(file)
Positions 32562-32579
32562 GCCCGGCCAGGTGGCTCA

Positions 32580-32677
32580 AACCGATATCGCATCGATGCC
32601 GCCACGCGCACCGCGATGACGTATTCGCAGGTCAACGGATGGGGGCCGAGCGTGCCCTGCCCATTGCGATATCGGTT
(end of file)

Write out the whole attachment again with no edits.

Positions 32562-32579
32562 GCCCGGCCAGGTGGCTCA

Positions 32580-32677
32580 AACCGATATCGCATCGATGCC
32601 GCCACGCGCACCGCGATGACGTATTCGCAGGTCAACGGATGGGGGCCGAGCGTGCCCTGCCCATTGCGATATCGGTT